Third baseman says shoulder is fine

PHOENIX -- The Arizona Diamondbacks moved quickly to get a right-handed power hitter with their first free-agent signing in what they promise will be a busy offseason.

Third baseman Troy Glaus, a three-time All-Star with Anaheim and MVP of the 2002 World Series but slowed by a shoulder injury the past two seasons, agreed Thursday to a four-year, $45 million contract.

The deal includes a signing bonus of $4 million, with annual salaries of $8 million, $9 million, $10.5 million and $12.5 million. The contract also provides Glaus a hotel suite on all road trips and $250,000 reimbursement per year for personal business expenses.

Glaus is supposed to fill the void left by Richie Sexson, who almost certainly won't re-sign with Arizona.

"He's a cornerstone player," general manager Joe Garagiola Jr. said of Glaus. "What he brings is one of the issues we felt we needed to address. Now we've done that and I'm confident in saying there will be more to come."

Glaus, 28, hit .284 with an American League-leading 47 home runs in 2000, followed by 41 homers in 2001 and 30 in the Angels' World Series championship season of 2002. In Anaheim's seven-game World Series triumph over San Francisco, he hit .385 with three home runs and eight RBI.

He played in only 91 games in 2003 because of the shoulder problems and then appeared in 29 this season before undergoing arthroscopic surgery.

Glaus returned in late August and hit seven of his 18 home runs in the final month of the season to help the Angels to the division title.

The contract has no protective medical clause, but Glaus underwent a medical exam that, he said, was the most thorough he had experienced.

"It's healed. It's fixed," Glaus said at a news conference in the Diamondbacks' clubhouse. "Now it's just a matter of time in the throwing program and thing's like that, and I'll be ready for spring without any doubt."

Diamondbacks managing partner Ken Kendrick called the signing "the first day of the new Diamondbacks" and promised more moves in the future for a team coming off one of the worst seasons in baseball history.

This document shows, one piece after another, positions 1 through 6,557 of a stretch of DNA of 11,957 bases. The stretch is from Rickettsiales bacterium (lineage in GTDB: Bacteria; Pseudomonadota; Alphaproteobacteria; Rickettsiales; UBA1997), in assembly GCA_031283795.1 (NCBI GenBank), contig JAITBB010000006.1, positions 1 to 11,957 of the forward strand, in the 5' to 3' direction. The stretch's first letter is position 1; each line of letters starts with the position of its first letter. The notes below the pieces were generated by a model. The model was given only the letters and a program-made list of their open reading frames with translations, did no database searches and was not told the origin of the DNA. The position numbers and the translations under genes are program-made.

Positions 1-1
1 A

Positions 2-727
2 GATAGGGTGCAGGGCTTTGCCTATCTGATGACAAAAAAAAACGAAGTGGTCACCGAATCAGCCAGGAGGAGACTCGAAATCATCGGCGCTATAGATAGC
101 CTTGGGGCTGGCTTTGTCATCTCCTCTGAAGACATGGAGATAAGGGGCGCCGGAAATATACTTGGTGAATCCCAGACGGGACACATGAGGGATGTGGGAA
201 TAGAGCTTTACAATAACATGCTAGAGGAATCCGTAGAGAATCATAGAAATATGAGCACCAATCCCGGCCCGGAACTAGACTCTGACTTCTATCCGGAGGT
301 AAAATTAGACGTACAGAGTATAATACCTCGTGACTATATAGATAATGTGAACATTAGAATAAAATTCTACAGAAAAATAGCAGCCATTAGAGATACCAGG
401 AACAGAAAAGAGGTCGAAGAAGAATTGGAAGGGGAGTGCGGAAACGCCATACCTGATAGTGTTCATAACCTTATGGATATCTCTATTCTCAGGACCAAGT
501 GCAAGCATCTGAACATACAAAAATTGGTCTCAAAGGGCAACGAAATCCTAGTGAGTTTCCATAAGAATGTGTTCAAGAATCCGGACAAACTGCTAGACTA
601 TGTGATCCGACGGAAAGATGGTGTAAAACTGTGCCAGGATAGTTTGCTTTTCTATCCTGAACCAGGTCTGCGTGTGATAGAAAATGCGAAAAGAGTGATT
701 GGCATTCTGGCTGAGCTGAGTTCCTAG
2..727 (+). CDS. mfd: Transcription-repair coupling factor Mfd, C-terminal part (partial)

"We have told you over the last couple of months repeatedly that our intent is not to rebuild but to reload," Kendrick said. "We are reloading. We told you that our intent is to be competitive, and we're going to be. Troy is going to be a cornerstone player for us."

Several teams courted Glaus, including Detroit and Seattle. Glaus said he was convinced by Diamondbacks officials that they are serious about an immediate turnaround.

"I didn't come here to lose," Glaus said. "I've won at every level I've played at. We won in the big leagues. I didn't come here to be in that 95-, 100-loss area. If I believed that was the case, then I wouldn't be sitting here right now."

Among the players the Diamondbacks are pursuing is pitcher Russ Ortiz. Still to be determined is the fate of Randy Johnson, who has said he would like to go to a contender for the coming season and is not convinced the Diamondbacks can be one. The New York Yankees have dropped out of talks for now, saying Arizona's demands for the Big Unit are too steep.

Arizona went 51-111 last season, just three years after winning the World Series. The Diamondbacks tied for the 10th-most losses in major-league history.

Glaus will provide some protection in the batting order for left-handed hitter Luis Gonzalez.

New Arizona manager Bob Melvin was fired after two seasons with Seattle, one of Anaheim's AL West foes, so he is familiar with Glaus.

"A right-handed hitter to hit behind Gonzo that's got power and also is a good defensive player," Melvin said. "We wanted to make sure we got a signing like this, and then we start to look where the other pieces of the puzzle start to fall."

Glaus' arrival means a position switch for Chad Tracy, if he remains with the team. Tracy played third last season as a rookie, batting .285 but committing a team-high 25 errors.

Kendrick knows there is widespread skepticism that the team can be a contender after such a disastrous 2004 season.

"Probably the reason that they're skeptical is they don't know what we're doing," Kendrick said. "Maybe when they begin to see announcements like this the skepticism might change. Actually, it's kind of fun to be under the radar."